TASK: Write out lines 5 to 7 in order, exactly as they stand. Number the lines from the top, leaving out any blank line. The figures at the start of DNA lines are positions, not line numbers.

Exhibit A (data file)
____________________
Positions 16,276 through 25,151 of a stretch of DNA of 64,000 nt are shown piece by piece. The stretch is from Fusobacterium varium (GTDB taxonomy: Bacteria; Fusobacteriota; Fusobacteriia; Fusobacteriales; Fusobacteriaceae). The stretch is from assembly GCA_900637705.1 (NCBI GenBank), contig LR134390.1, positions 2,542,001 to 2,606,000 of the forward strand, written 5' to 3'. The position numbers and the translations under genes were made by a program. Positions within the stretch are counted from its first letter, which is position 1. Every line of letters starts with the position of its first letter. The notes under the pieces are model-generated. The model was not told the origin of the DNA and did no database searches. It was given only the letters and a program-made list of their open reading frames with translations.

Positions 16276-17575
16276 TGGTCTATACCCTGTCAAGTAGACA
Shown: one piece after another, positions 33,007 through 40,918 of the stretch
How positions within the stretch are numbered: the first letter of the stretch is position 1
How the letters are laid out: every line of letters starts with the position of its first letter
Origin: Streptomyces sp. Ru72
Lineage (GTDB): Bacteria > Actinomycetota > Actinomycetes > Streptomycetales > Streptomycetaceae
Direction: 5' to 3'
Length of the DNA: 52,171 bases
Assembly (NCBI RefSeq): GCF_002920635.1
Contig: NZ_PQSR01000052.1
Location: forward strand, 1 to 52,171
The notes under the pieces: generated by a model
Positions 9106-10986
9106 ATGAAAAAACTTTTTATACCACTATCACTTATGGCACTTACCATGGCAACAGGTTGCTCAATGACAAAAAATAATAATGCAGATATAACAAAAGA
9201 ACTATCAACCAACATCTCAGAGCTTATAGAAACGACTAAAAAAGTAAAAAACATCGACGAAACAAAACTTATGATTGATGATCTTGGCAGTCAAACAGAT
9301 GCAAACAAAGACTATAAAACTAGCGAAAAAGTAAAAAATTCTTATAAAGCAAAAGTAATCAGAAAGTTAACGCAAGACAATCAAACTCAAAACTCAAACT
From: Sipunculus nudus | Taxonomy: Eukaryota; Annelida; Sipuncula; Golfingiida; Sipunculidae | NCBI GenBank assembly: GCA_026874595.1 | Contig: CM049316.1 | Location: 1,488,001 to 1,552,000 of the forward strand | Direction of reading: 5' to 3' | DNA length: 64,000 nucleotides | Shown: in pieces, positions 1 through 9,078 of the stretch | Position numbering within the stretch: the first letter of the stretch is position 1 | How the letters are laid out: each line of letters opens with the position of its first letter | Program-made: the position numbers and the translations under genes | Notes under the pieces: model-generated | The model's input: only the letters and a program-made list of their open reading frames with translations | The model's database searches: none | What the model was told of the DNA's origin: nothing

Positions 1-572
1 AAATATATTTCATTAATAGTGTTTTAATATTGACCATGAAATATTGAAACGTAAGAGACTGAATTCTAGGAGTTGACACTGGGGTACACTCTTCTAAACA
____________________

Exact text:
How positions within the stretch are numbered: the first letter of the stretch is position 1
How the letters are laid out: every line of letters starts with the position of its first letter
Origin: Streptomyces sp. Ru72